and the
Citizens Economic Research Foundation

Barbara's Column
April #3

Bay Staters pay plenty more than their fair share of taxes
by Barbara Anderson

The Salem News
Friday, April 14, 2006

I'm often described as an "anti-tax activist," as if, given a chance, I would abolish them all.

The correct description is "taxpayer activist" as in a taxpayer who is happy to pay her fair share, but who resists being taken for granted, used, abused, disrespected, lied to, or having her intelligence insulted.

I maintain that anyone who is not a taxpayer activist, by this definition, is a masochist; though I realize that some politicians and liberals have their own agendas.

I don't want to be lectured about how "taxes are the price we pay for a civilized society" as if Oliver Wendell Holmes Jr. said it just yesterday rather than in 1904 when taxes were low, there was no income tax, and we had a general agreement on what civilization should look like.

I want a tax code that is simple, fair, and comprehensible, not one that is deliberately obscure so that politicians, lobbyists and accountants can exchange money in order to address the complexities.

The federal government not only takes and spends my money, but runs up a national debt so it can also spend my grandchildren's future earnings.

I understand that politicians enjoy spending other people's money. But why do politicians in Massachusetts spend so much more than politicians in other states?

The Washington-based Tax Foundation, using U.S. Census Bureau data, has just computed that our per capita state and local tax burden is sixth highest in the nation. Relative to personal income, we're 28th highest, but that's of little comfort to those of us who don't have high personal incomes.

Tax Freedom Day the day we finally stop working for the federal, state and local governments and start working for ourselves is sixth latest in the country May 2 here. What do we get that taxpayers in 45 other states do not?

Excellent infrastructure? Last year it was the dams that weren't safe. This year we learn that Massachusetts bridges are deficient. Our roads are always ranked low. Yet we continue to pay high gas taxes and an annual auto excise.

Services for children? Our Department of Social Services is an ongoing disgrace.

Better public safety? We're the only state that abuses overtime for police details. And there's a long-standing note in my doctor's elevator that says the state still hasn't inspected it.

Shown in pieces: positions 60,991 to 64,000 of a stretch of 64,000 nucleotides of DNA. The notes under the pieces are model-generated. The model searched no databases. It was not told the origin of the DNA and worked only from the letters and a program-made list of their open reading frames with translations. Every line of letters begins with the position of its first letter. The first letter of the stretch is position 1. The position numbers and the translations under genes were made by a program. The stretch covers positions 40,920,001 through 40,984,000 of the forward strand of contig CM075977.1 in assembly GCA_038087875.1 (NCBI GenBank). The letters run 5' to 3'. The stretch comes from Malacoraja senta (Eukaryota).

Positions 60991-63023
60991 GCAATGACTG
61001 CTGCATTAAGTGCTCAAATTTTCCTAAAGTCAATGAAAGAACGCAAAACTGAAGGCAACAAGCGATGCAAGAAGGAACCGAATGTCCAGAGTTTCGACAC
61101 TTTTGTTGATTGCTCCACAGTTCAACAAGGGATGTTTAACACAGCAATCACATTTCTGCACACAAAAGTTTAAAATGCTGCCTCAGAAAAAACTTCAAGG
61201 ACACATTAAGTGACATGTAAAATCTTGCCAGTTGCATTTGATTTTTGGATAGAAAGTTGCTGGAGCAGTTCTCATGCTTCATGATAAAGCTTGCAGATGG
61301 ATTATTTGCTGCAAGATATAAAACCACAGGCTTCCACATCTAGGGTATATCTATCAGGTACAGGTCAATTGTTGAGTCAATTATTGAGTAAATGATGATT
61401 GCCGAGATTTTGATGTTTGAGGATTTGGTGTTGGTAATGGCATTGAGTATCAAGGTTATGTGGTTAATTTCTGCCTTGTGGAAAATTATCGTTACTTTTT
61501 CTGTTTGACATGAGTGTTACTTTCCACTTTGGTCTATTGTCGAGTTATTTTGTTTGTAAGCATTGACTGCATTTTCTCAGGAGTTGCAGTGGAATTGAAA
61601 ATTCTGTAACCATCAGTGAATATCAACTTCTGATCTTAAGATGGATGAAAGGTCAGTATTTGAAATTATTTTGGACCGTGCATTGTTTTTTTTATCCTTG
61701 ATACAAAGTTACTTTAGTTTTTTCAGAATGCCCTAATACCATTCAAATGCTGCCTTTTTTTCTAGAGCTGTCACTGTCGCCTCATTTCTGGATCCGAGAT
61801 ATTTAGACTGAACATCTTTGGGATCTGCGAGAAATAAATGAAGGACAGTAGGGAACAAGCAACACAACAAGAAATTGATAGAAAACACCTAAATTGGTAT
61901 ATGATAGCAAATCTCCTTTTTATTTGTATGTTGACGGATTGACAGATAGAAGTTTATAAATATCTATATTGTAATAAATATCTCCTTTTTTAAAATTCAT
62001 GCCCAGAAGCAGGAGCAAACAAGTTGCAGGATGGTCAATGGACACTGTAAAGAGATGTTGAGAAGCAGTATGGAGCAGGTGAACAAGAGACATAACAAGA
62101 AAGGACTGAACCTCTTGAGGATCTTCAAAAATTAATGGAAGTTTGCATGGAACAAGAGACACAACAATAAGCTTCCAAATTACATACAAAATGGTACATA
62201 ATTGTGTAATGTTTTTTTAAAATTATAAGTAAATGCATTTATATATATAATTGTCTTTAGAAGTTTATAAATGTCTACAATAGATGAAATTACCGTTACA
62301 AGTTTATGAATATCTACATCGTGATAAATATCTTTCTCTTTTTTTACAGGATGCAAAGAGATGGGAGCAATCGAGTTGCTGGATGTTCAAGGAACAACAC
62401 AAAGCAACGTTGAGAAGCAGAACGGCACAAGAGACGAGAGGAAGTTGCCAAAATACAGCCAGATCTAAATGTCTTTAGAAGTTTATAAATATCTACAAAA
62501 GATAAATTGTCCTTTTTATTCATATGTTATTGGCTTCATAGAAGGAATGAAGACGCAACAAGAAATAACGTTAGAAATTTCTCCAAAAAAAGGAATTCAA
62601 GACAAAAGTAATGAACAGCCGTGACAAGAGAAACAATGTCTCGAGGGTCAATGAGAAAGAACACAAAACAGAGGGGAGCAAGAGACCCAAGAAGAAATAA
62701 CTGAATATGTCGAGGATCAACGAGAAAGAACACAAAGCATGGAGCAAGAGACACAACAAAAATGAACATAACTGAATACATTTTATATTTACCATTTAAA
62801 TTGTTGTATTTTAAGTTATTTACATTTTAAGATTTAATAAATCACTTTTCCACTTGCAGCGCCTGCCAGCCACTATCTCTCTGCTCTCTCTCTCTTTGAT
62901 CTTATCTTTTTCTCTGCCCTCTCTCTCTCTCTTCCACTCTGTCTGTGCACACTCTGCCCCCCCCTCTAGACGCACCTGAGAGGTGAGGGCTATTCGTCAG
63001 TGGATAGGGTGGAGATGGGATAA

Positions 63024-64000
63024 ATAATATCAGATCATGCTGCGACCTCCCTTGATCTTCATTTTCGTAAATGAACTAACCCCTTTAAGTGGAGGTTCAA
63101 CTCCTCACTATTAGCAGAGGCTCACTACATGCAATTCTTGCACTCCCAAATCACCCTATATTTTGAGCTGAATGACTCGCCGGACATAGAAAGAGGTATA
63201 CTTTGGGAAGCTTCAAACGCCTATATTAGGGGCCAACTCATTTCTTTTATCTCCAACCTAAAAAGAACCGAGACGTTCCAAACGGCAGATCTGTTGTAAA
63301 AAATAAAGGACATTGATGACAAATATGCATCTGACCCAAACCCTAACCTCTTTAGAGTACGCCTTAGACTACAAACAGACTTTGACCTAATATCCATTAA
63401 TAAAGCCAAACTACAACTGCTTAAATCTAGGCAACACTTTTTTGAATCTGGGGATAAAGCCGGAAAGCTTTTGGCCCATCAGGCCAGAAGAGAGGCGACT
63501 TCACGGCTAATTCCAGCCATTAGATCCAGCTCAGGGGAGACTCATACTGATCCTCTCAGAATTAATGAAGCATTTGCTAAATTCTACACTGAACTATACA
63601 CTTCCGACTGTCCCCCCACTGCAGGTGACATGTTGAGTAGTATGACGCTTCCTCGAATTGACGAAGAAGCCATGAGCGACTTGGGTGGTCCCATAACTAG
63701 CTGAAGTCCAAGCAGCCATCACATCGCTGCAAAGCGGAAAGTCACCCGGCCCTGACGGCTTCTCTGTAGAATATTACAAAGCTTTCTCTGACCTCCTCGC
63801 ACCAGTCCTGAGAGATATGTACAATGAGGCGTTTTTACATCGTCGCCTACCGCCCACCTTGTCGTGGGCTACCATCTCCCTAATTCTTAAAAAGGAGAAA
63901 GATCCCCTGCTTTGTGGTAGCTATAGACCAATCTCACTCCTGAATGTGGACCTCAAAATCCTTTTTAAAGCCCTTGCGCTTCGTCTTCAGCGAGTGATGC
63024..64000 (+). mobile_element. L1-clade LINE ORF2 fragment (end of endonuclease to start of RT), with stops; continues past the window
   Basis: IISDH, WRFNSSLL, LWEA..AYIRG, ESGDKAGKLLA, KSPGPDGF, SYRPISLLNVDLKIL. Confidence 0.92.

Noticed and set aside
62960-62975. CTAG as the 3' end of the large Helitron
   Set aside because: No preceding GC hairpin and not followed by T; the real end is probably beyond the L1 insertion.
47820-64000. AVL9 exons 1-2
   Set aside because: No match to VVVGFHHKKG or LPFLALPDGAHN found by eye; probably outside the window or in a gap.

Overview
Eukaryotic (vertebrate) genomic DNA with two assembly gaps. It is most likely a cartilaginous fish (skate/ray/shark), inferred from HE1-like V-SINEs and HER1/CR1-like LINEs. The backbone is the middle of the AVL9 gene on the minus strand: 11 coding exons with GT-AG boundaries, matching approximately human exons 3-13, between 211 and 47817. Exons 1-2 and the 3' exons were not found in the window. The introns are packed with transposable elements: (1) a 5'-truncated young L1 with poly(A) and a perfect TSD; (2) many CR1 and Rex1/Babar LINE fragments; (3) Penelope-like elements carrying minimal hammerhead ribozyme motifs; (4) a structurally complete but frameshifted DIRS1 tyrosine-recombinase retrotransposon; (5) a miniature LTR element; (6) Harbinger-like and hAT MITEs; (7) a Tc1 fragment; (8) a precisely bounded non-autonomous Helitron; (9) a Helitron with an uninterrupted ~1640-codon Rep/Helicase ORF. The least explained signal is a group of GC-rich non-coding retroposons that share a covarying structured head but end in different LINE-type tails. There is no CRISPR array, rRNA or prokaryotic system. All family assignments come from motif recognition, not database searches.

Do we get more respect than taxpayers in other states? In 1989 we were promised that an income tax hike would be temporary. In 2000, voters demanded that the rate drop from 5.75 percent to 5 percent. Legislators froze the rate at 5.3 percent, and even though the state budget is increasing by more than a billion dollars, again, they refuse to obey the people who pay their biennially increased salaries.

Meanwhile, taxes and inflation erode working-class paychecks. A bumper sticker on my car reminds people that "a tax cut is a pay raise," but both Big Business and union leaders usually oppose these kinds of raises for their employees and members, while making sure they themselves are well-compensated.

During the 2000 campaign to cut the income tax rate, taxpayer activists heard opponents say they don't mind paying more. So we filed a bill for a line on the state income tax form that would allow them to choose the higher 5.75 percent rate, and it passed. So far this year, according to the Department of Revenue, only 527 taxpayers have chosen the higher rate and paid an extra $51,223.

Taxes aren't just about money. Taxes, and the arrogance of power that they fund, are at the core of the things we don't like about our society.

Are you angry about illegal immigration? Suppose there were one simple rule: No taxpayer dollars to support illegals.

Let Ted Kennedy and Cardinal Sean O'Malley, who encourage unlawful behavior, pay for it. Educate the children in the Catholic schools for free. Cover their health care using church and other private sources. Instead, we learn that illegals have been able to get Medicaid, which is funded not only by general taxes, but by sick and elderly Americans in Massachusetts nursing homes who are charged an extra tax to cover Medicaid patients.

Fortunately the federal government is about to require proof of citizenship to get on the Medicaid rolls. There will be heavy resistance to this from the usual taxpayer abusers.

Our taxes fund the criminal justice system that too often imprisons the innocent and lets the guilty go free, releasing murderers and drunken drivers to kill again. Our taxes pay for lenient judges and for a U.S. Supreme Court that allows the government to take modest homes from working people and give the land to developers. Our taxes support school systems that outlaw Halloween and Christmas and punish children who hug each other, while teaching teenagers how to engage in gay sex and selling them sugary soft drinks in vending machines.

Politicians and other government employees make more money and get better pensions and health insurance than most of the taxpayers who are their employers.

So please don't be grateful for your refund. The government took too much during the year and will not give you interest on what it over-collected.

I'm a taxpayer activist. You should be one too.

Barbara Anderson is executive director of Citizens for Limited Taxation. Her syndicated columns appear weekly in the Salem News, Newburyport Times, Gloucester Times, (Lawrence) Eagle-Tribune, and Lowell Sun; bi-weekly in the Tinytown Gazette; and occasionally in the Providence Journal and other newspapers.